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Chronicles Of Crises In Our Communities – 1/15/10

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Dear Rachel,

I think you missed something important in your response to In need of some TLC (Chronicles 12-18-09). By waiting until the end of the day on her birthday to ask her husband if he knows the significance of the day, she is setting him up for a “gotcha” situation. It is not abnormal, nor is it an indication of a lack of caring, for busy people with many conflicting priorities to lose track of or to forget significant dates, even with the best of intentions.

As a mother, I certainly care about my [married] children, and I’ll remember a week or two in advance that a birthday is coming up. However, when the day actually arrives, I usually have so much else going on that the birthday temporarily drops off my radar screen and I end up calling my son/daughter a day or two later excusing myself for my lateness.

Why shouldn’t In Need’s husband react negatively when she expresses her contempt for him in such an open manner? No one likes to be put down.

She would be a lot wiser to start dropping comments a week or two before the event, to the effect that her birthday or their anniversary is going to be “next whatever day”. This will give him a heads-up so that he can be adequately prepared and ultimately feel good about himself, and she can then be pleased by his efforts and the fact that he remembered. She should further express her appreciation to him. That is what one would call a win-win situation. Both end up feeling good about the outcome and about themselves, instead of each of them feeling unappreciated.

People have a tendency to live up to expectations. If the message her husband receives constantly is her contempt for him and her lack of confidence in his ability to please her, he will fulfill that expectation. On the other hand, if she can convey a positive message, that she believes in him and knows that he wants to take good care of her, then he will want to live up to that expectation and belief.

She would be wise to give him some TLC and she may be surprised to find that she will receive it from him in return.

A Wise Granny

Dear Rachel,

I don’t have the problem In need of some TLC has. (The writer complained about her husband’s lack of attentiveness in remembering special days.)

In fact, I recently had a birthday and my husband secretly planned to surprise me with a piece of jewelry. He enlisted our teenage daughter to pick out a necklace and they went to much trouble and expense to acquire it.

Rachel, this may sound petty and mean-spirited of me, but I hated the necklace. And I let him know it! It was totally not my taste and I was peeved that he went to such lengths to get me something I wouldn’t be caught dead in. Besides, I neither wanted nor needed one to start with.

Suffice it to say that he was not exactly thrilled by my reaction. Who in his place would have been? But what was I supposed to do under the circumstance – fake it and tell him how beautiful it was and wear it? Or gush and then stuff it in the back of some drawer and never wear it?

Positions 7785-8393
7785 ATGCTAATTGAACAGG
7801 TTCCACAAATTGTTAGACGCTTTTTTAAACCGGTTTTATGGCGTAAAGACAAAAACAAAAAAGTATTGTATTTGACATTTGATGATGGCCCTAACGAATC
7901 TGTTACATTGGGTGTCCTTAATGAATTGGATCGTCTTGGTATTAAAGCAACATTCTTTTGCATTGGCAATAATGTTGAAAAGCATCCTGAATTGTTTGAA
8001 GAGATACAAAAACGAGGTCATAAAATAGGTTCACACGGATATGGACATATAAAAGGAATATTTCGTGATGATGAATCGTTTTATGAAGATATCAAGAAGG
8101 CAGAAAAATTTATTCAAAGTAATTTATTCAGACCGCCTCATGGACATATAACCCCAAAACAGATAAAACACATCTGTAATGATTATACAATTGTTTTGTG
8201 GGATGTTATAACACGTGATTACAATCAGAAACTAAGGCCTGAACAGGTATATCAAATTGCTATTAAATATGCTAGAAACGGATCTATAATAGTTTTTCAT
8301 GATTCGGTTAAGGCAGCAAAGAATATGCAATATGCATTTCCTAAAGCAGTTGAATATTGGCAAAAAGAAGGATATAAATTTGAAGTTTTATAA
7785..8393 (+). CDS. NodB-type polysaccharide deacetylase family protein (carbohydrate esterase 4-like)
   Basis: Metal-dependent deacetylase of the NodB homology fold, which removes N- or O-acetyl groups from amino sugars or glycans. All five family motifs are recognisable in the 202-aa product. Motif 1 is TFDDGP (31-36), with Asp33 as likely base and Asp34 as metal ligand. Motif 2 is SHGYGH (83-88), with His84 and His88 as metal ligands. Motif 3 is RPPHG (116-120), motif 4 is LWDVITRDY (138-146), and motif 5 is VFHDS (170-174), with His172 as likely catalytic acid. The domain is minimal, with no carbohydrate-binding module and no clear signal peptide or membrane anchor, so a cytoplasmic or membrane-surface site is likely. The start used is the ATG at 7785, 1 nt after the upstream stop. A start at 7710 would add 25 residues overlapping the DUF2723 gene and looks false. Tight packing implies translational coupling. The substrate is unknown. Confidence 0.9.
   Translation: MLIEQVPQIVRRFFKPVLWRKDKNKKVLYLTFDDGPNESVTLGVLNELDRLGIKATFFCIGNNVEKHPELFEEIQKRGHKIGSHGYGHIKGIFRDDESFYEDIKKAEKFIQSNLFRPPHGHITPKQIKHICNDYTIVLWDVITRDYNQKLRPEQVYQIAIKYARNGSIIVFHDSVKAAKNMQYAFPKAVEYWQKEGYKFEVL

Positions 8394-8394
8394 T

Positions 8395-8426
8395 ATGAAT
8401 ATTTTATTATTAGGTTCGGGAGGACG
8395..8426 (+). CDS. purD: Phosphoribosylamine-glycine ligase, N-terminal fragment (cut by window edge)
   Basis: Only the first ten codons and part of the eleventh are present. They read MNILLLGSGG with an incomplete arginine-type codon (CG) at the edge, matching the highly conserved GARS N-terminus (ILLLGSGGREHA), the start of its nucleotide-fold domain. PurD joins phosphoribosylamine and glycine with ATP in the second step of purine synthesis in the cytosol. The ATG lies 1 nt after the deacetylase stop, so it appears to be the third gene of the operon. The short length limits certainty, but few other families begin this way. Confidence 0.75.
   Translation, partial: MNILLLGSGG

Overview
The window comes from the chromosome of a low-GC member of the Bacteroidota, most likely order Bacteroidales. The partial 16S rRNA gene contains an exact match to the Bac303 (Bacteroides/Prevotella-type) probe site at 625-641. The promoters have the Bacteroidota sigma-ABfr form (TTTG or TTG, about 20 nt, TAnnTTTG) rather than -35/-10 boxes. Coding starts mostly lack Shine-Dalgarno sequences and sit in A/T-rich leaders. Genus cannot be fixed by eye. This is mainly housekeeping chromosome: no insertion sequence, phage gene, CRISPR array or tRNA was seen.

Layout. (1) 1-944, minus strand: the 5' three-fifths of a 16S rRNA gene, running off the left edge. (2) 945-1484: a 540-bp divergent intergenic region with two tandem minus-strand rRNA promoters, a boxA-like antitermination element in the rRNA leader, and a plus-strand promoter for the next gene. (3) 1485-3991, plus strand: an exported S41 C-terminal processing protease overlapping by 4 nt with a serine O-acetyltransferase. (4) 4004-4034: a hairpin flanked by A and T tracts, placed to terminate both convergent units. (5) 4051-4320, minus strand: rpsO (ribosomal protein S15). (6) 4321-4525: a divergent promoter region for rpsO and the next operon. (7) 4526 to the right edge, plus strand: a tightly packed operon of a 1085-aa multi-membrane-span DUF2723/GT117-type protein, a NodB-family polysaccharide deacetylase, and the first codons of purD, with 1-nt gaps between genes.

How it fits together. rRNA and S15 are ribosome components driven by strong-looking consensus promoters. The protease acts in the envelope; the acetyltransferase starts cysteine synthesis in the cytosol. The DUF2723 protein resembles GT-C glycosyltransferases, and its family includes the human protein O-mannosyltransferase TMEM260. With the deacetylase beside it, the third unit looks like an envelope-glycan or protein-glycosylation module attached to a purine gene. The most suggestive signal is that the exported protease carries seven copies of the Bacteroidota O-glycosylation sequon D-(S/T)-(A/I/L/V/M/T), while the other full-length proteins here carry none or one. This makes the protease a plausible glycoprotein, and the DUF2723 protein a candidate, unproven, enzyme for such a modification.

I think he should have asked me what I wanted for my birthday. I would have told him that I didn’t need a necklace at all and would have preferred an iTouch iPod instead.

I wonder how other women in my shoes would have reacted?

Men, use your brain!

Dear Brain,

Oy! I have a feeling that Wise Granny (above) would have liked to give you an earful right about now, if only she could! Talk about expressing contempt for him “in such an open manner” and putting someone down.

Your mention of a teenaged daughter makes this whole thing even more incredulous: You’ve been married for a number of years and yet you haven’t been able to get your message across so that it wouldn’t come to this? And your daughter, a teenager yet, is so utterly clueless about her mother? Hard to believe!

Hate is a strong word. You could have exercised some restraint by expressing your appreciation at his thoughtfulness and then eased the conversation gently to “but you really shouldn’t have gone to so much trouble and expense!”

Before he would have had the chance to delve into the implication of your reaction, you could have cozied up to him and sweetly tried, “I really have my heart set on blah blah blah and don’t want to overburden our expense account. Would you mind terribly if I returned the necklace for now and took a rain check on a jewelry item?”

Not that you wouldn’t have disappointed him regardless, but at least the slap would not have been as stinging. Sometimes it’s not what you say but how you go about conveying your thoughts.

I can’t help wondering which aspect drove you to verbalize your disappointment so outspokenly: Was it the fact that the necklace was not to your liking, or was it your penchant for the latest in the electronic gadget craze?

When have we become so spoiled as to place a higher value on non-essential materialism than on the sensitivities of others, let alone our loved ones? Aren’t we losing track of our priorities?

How indeed would our other readers have reacted? I’m almost afraid to find out.

About the Author: We encourage women and men of all ages to send in their personal stories via email to rachel@jewishpress.com or by mail to Rachel/Chronicles, c/o The Jewish Press, 4915 16th Ave., Brooklyn, N.Y. 11204. If you wish to make a contribution and help agunot, your tax-deductible donation should be sent to The Jewish Press Foundation. Please make sure to specify that it is to help agunot, as the foundation supports many worthwhile causes.


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